By Caitlin Kelly
Last week brought two unprecedented experiences in my 30 years as a freelance journalist.
Two editors each apologized to me by email. One had driven me nuts with micro-managing while the other snapped my head off verbally and hung up on me for daring to (politely) argue my point.
Yes, I could have shrugged it off. But I didn’t.
Being repeatedly subjected to others’ anxiety and unmoderated rage leaves me shaking head to toe.
When I told a third editor — also a veteran of our industry — her reaction shocked me a little, because such incivility is something we’re all just supposed to ignore and shrug off.
“You’re lucky,” she said. “Many people would not have apologized.”
Why is it our job to absorb, ignore or deflect your toxic anxiety?
People in my industry, and in many others, are running so scared that many are behaving like terrified toddlers lost in a sea of unfamiliar knees at Disneyworld.
The sexy new word for this latest debacle of American employment-at-will — (i.e. they can fire you anytime, anywhere for any reason at all. No reason, even! And the law makes it impossible for you to sue or claim redress. Yay capitalism!) — precariat.
From The New York Times:
Thirty years ago, a vast majority of Americans identified as members of the middle class. But since 1988, the percentage of Americans who call themselves members of the “have-nots” has doubled. Today’s young people are more likely to believe success is a matter of luck, not effort, than earlier generations.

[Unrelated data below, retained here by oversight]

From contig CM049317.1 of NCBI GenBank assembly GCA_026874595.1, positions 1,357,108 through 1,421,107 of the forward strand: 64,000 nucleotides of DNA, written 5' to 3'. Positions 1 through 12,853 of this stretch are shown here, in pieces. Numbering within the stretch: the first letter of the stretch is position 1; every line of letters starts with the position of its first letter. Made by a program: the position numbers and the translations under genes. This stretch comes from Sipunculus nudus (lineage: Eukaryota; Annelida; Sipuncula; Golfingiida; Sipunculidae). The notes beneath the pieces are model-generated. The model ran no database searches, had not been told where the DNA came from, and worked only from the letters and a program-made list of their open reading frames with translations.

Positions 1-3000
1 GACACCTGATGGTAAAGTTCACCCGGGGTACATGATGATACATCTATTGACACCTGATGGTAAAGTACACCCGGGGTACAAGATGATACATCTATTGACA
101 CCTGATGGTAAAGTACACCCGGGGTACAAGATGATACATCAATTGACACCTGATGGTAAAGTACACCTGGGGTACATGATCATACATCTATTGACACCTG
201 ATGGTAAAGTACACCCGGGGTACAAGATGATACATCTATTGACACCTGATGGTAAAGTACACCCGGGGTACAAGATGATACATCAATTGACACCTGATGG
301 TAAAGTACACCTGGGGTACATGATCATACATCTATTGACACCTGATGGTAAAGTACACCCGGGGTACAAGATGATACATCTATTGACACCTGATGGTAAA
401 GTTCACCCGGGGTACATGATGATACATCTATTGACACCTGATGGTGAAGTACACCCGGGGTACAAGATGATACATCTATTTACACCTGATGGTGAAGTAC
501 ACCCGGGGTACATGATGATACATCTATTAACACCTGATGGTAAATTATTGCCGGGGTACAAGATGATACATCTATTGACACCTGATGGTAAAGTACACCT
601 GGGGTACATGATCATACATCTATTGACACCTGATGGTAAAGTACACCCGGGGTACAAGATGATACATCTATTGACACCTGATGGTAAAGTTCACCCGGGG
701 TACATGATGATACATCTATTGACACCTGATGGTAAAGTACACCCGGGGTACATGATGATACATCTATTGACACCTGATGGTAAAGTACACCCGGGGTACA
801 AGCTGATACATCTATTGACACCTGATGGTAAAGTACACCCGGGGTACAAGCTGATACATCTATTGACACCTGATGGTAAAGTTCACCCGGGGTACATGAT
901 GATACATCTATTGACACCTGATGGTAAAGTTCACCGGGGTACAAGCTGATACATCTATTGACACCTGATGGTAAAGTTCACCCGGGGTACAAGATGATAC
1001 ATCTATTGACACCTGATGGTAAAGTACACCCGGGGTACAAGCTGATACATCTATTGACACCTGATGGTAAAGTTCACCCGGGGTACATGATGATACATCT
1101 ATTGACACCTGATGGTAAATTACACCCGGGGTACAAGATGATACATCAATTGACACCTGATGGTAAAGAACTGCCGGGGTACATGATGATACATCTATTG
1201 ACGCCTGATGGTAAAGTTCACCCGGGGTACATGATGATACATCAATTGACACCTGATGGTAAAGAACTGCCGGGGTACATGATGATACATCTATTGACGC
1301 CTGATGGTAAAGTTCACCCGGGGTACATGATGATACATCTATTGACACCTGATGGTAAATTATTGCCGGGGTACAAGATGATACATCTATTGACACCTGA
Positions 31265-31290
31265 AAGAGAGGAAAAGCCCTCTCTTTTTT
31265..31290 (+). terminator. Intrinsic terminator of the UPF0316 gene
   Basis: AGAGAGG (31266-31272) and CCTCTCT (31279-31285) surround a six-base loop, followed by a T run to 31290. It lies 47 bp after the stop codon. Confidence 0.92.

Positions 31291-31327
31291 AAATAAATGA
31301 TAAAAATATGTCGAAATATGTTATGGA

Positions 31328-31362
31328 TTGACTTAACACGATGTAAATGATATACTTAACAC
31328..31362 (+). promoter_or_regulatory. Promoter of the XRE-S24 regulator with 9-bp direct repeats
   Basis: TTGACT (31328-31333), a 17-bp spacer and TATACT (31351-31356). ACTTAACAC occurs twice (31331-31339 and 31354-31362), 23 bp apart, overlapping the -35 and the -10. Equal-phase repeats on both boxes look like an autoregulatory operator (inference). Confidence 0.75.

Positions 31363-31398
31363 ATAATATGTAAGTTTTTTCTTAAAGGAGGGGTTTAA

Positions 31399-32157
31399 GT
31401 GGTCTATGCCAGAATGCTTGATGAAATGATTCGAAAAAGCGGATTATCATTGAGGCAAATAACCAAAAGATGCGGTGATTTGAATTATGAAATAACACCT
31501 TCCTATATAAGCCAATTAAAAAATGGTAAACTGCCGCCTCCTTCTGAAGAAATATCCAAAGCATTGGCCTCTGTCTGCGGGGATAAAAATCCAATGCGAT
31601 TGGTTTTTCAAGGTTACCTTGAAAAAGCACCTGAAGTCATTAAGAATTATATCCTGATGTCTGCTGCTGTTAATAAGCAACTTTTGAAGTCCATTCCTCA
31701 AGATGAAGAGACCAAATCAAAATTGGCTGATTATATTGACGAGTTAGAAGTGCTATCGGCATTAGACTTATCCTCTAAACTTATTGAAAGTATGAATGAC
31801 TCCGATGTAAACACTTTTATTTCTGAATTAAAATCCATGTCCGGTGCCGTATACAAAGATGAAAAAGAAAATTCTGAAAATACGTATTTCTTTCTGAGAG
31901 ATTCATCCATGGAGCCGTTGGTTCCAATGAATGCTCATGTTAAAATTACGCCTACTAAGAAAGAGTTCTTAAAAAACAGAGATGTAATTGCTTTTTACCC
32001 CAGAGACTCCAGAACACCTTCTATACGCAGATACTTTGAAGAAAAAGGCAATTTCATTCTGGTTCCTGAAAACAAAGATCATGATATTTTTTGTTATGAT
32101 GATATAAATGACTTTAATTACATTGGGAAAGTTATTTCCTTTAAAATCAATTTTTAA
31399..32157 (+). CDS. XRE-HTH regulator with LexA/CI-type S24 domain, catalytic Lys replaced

These pessimistic views bring to mind a concept that’s been floating around Europe: the Precariat. According to the British academic Guy Standing, the Precariat is the growing class of people living with short-term and part-time work with precarious living standards and “without a narrative of occupational development.” They live with multiple forms of insecurity and are liable to join protest movements across the political spectrum.
The American Precariat seems more hunkered down, insecure, risk averse, relying on friends and family but without faith in American possibilities.
Here’s a link to Standing’s 2011 book, which I want to read.
In my industry one-third have lost our jobs since 2008, most of which are not coming back. So those left employed are clutching their staff positions like a drowning man with a life-vest. They’re freaked out by anything or anyone that threatens their hold — literally — on the upper middle class.
I get it! A midlife, mid-career drop in income is deeply unpleasant.
But this widespread free-floating work-related anxiety feels toxic, whether coming from other freelancers — some of whom seem to tremble in the corner most of the time, persuaded they have zero bargaining power, too terrified to negotiate better rates or contracts — or bad-tempered staff editors.
My recent eight-day working trip to Nicaragua, even working long days in 95 degree heat, was totally different. We were treated with kindness, respect and welcome.
It made me viscerally understand that many journalists (many workers!) are becoming accustomed to being treated rudely and roughly.
That’s crazy. And I came home with a much clearer sense of this.
So people, it’s time to get a grip on your anxiety:
Meditate. Move to a cheaper place. Do whatever it takes to lower your living expenses. Work three jobs if necessary, and bulk up your savings so if you get canned or face a dry spell, you’re able to manage.
It’s time to stop flinging your anxiety (aka shit) at those around you, in some desperate attempt to offload it onto those in even more precarious situations — like unpaid interns and your army of freelancers, none of whom can even collect sick pay or unemployment benefits.
We’re already stressed, too!
We are not monkeys in the monkey house.